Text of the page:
Day 10 of the A to Z challenge – Indexing!

LT1Whenever I tell someone I’m an indexer I’m usually met with a blank expression – and as I start to explain what indexing involves people usually say, ‘That sounds really difficult’ or ‘How boring!’ In fact, indexing isn’t difficult or boring – it’s a fascinating way to make a living, especially if you’re a writer.

Wouldn’t you like to be paid – often quite a lot of money – to read interesting books at home? Indexing is the perfect job for a writer, or anyone with a love of books and information. I get quite passionate about it, not least because it has set me free from a lifetime of working for other people and doing jobs I hated. Coming up on 6 years as a freelance indexer now, this is officially the longest I’ve ever stayed in one job!

So, for anyone who’s interested in finding out more, here is my essential guide to all things indexing …

  • Indexers compile indexes for the back of non-fiction books.
  • Most indexers are self-employed and work directly for publishers.
  • Indexers work from typeset proofs, and the index is usually the last thing to be done before going to print – this can make deadlines very tight.
  • The proofs can be loose sheets sent through the post or pdfs sent via email. I used to prefer working on paper proofs but I’ve adapted to pdfs now as it’s a lot faster.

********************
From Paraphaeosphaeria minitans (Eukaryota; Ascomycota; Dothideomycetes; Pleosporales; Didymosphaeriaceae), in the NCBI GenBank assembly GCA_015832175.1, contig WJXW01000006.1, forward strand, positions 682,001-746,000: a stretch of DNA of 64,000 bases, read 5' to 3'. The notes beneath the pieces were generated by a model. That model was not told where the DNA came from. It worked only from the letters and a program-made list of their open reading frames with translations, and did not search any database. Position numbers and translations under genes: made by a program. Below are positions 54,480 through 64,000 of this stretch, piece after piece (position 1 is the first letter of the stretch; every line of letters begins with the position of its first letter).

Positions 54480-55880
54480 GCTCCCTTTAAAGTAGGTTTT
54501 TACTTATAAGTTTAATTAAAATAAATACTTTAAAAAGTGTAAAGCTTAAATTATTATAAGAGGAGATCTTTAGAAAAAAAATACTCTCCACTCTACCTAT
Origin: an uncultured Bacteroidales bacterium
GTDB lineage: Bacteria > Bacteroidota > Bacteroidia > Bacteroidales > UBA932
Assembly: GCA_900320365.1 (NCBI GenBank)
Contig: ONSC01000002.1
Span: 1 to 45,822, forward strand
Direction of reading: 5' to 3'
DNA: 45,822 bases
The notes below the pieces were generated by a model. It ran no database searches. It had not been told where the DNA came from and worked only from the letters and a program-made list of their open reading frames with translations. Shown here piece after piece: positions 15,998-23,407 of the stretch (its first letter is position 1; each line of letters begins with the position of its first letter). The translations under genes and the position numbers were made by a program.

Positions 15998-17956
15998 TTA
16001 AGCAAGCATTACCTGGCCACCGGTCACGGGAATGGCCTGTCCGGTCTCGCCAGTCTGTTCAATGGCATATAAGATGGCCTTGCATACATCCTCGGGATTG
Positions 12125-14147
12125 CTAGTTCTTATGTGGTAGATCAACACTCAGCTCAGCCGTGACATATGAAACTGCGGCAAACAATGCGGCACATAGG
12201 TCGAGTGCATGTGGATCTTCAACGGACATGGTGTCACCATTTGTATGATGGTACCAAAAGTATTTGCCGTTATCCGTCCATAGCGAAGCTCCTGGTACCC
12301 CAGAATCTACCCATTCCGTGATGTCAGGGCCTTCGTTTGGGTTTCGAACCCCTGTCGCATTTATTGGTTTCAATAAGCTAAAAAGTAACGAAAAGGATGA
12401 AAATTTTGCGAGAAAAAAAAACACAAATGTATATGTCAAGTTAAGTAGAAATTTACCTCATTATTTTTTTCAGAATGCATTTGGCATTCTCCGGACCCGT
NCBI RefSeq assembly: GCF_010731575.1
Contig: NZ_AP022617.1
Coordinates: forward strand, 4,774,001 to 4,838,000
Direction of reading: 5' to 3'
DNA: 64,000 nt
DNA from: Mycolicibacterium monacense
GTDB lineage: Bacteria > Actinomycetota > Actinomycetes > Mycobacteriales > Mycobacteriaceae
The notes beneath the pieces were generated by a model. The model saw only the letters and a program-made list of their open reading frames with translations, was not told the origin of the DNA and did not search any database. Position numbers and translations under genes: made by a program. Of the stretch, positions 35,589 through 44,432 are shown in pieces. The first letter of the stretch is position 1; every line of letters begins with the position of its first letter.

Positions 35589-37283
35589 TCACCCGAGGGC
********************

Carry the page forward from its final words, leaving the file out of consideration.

• You will usually have between a week and two weeks to compile the index.
  • An average index for a text book will carry a fee of between £300 and £700.
  • The Society of Indexers recommend certain fees per hour or per page, but in the real world publishers have budgets and the indexer who is happy to work to this will get the job!
  • Indexing is the ultimate flexible work-from-home option. No one cares if you do the whole index in one intense day or work for an hour each evening. As long as you get it done by the deadline you are answerable to no one.
  • All communication is carried out by email (possibly the odd phone call, but this is rare), so you can live anywhere and work remotely.
  • Because people think indexing is ‘really difficult or really boring’ there aren’t as many indexers as there are, say, proofreaders. Which makes it an ideal occupation for the freelancer as there isn’t as much competition.
  • Indexing is a very creative task. You have to put yourself in the place of the index-user and imagine which terms they might use to look something up. There’s a lot more to it than just recording what’s in the text.

Interested? If you think indexing might be for you get in touch with me for more information.